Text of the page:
P.S.
On dating drawings: I always date drawings or place them in a context of time not for any archival reason, but to be able to locate them in their place. The habit started after there was a serious argument in the office on whose sketch for a project had been completed first. Mine had been but I could not prove it, such was the insistence of the protagonist. So every page is dated or kept in a time sequence – by force of habit.



Ian Fairweather painting 


The unselfconscious workings of the eye/hand can easily be understood as 'art' as can be seen in the Ian Fairweather paintings that adopt a similar graphic technique. The essence of drawing in architecture is not this 'art' form but rather the process itself - the interaction of body, feeling and mind in thought where the feedback is concentrating on the subject being searched rather than the appearance of the lines on the paper, no matter how beautiful and intriguing these might appear. It does ask a lot of the individual participating in this work, but this is another subject.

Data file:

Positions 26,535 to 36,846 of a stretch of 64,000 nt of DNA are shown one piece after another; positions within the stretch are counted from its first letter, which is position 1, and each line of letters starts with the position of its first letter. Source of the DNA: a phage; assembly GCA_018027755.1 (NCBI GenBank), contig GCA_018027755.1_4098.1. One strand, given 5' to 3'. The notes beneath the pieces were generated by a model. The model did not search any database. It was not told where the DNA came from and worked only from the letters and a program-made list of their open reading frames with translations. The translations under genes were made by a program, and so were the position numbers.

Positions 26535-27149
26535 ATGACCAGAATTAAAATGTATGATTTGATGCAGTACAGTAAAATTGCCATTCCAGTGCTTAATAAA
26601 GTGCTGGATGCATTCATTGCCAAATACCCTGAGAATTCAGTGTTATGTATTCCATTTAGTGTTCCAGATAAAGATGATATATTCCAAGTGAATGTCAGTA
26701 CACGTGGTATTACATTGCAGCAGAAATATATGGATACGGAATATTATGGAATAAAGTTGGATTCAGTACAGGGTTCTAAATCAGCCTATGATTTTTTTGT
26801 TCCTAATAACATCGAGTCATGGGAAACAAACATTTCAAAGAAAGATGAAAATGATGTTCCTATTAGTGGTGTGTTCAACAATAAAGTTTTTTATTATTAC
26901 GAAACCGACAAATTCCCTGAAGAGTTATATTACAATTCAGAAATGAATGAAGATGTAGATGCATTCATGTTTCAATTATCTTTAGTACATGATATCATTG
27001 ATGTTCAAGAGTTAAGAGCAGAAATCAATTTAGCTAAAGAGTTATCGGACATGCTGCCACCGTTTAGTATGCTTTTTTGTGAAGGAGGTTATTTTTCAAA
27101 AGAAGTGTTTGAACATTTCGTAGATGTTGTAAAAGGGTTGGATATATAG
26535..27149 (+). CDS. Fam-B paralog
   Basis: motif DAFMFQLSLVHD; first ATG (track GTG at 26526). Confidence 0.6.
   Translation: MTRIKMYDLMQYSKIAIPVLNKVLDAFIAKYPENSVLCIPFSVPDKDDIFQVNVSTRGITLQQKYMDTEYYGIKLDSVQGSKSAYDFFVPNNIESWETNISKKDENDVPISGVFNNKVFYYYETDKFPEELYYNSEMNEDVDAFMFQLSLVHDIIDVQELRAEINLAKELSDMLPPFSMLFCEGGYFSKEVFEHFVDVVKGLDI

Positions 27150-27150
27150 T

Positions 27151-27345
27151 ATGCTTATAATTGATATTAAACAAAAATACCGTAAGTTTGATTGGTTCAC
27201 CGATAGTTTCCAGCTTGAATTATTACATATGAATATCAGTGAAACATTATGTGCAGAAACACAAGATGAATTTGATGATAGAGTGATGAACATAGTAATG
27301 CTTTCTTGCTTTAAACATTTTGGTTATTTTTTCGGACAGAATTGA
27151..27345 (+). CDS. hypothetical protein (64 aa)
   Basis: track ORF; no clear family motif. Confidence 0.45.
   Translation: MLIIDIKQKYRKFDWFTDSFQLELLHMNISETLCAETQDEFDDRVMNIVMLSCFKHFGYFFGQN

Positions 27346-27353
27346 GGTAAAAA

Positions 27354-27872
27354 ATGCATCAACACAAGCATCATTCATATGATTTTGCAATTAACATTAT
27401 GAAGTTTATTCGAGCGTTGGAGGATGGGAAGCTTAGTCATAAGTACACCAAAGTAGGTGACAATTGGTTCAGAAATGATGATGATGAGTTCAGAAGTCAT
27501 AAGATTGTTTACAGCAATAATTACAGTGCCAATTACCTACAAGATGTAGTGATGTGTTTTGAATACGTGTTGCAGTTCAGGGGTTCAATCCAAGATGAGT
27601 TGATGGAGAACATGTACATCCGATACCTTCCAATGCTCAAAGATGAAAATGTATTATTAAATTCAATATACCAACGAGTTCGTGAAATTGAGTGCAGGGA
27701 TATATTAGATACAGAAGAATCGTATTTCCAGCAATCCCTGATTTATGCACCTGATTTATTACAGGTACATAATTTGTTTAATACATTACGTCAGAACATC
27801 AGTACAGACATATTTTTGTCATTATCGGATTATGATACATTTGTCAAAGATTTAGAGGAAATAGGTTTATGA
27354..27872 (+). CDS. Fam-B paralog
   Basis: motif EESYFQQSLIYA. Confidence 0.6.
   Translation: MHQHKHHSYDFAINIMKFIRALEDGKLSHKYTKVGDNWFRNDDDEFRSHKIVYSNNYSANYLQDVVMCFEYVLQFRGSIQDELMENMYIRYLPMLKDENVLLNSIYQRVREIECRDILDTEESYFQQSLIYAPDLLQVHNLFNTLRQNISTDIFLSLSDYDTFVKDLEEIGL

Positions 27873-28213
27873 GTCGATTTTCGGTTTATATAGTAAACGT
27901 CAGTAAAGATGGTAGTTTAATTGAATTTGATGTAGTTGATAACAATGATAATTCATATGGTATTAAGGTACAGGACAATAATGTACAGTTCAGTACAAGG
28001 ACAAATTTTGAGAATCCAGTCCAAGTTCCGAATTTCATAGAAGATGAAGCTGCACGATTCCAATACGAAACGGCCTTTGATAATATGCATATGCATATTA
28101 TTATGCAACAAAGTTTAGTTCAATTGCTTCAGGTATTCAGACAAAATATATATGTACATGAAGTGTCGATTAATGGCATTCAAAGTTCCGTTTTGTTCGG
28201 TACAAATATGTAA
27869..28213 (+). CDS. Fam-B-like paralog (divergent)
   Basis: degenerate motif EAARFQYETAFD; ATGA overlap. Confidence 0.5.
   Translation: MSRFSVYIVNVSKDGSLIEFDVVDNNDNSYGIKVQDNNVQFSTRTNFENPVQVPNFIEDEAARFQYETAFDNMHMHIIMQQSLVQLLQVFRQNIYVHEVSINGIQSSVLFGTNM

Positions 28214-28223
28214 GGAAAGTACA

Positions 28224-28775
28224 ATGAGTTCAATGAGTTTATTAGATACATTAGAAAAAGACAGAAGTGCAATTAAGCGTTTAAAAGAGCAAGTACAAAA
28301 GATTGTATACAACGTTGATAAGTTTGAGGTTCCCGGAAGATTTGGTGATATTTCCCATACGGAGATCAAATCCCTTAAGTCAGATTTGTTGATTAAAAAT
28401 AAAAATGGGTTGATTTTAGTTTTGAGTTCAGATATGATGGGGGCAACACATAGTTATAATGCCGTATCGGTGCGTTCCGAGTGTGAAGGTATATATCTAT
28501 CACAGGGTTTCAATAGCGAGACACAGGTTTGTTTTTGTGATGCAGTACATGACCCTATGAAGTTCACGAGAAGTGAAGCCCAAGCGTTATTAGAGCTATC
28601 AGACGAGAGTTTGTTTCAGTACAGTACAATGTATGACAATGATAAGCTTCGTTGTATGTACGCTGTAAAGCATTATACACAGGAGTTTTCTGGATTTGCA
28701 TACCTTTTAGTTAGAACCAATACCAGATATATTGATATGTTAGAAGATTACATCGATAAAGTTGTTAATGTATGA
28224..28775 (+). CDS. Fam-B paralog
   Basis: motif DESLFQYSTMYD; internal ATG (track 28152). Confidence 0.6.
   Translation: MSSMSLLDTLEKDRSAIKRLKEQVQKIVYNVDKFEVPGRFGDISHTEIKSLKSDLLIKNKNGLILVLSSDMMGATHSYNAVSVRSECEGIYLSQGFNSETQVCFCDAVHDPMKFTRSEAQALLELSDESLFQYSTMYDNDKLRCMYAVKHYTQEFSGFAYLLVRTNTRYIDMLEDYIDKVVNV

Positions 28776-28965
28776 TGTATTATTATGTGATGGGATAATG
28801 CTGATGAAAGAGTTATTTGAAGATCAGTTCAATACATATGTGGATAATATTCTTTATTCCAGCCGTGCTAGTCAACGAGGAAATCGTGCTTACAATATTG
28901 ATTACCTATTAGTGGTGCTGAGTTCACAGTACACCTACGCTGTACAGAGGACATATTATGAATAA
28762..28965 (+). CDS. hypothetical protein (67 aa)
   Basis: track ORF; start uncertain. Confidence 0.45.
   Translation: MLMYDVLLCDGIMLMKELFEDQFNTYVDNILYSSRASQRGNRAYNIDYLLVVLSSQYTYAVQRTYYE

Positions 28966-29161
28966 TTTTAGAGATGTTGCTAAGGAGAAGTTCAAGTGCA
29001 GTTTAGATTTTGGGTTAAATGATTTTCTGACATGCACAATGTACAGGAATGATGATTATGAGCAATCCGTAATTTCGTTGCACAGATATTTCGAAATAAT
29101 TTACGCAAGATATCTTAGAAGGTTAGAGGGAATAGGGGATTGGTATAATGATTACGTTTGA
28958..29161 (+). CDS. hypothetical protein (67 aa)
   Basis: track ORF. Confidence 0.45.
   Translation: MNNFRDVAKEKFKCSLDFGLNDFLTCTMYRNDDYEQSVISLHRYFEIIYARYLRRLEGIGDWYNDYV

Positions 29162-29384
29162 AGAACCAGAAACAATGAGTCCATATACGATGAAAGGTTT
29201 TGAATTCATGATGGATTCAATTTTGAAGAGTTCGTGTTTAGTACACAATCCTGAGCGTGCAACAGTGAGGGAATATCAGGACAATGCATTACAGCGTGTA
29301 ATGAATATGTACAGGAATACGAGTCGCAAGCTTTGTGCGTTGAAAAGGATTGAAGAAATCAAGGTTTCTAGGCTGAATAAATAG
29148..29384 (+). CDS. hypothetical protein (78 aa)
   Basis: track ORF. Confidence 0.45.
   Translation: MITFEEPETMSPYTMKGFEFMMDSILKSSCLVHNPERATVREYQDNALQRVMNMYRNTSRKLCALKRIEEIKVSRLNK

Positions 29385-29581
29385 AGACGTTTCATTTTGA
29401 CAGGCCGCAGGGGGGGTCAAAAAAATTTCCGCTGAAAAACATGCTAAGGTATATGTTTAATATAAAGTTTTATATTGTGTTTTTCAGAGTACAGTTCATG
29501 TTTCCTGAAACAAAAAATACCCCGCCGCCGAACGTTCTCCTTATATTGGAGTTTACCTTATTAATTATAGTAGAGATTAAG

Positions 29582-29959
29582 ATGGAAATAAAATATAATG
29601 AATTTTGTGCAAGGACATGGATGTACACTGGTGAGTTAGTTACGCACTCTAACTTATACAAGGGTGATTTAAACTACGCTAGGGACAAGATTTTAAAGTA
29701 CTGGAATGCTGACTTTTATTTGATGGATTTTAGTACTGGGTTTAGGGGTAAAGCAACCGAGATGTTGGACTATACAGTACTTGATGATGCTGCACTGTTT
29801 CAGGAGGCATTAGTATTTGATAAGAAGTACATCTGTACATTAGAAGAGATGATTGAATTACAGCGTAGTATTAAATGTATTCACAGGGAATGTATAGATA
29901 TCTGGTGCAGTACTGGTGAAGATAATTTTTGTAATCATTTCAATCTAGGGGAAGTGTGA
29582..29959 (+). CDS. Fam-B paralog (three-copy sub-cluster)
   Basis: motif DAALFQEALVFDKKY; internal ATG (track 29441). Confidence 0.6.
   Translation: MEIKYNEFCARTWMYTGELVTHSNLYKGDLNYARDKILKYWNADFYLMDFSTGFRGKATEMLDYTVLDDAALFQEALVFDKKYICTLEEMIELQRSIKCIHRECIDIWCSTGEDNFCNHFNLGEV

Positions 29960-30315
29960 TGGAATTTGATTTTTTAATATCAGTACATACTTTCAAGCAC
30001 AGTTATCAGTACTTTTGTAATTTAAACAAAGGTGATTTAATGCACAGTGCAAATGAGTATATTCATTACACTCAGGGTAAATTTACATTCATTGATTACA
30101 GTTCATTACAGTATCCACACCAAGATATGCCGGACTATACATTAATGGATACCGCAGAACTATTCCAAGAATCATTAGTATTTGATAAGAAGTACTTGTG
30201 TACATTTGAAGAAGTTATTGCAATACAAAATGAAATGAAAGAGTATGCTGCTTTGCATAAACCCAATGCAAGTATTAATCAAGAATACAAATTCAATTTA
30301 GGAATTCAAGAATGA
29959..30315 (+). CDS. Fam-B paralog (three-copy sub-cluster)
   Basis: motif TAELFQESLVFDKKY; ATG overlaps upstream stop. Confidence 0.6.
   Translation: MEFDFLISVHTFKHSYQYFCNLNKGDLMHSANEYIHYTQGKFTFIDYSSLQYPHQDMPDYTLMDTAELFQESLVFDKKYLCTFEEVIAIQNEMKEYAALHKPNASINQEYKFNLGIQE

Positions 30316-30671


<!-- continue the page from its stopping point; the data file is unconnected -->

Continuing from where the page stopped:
A Post-it pad found in some papers.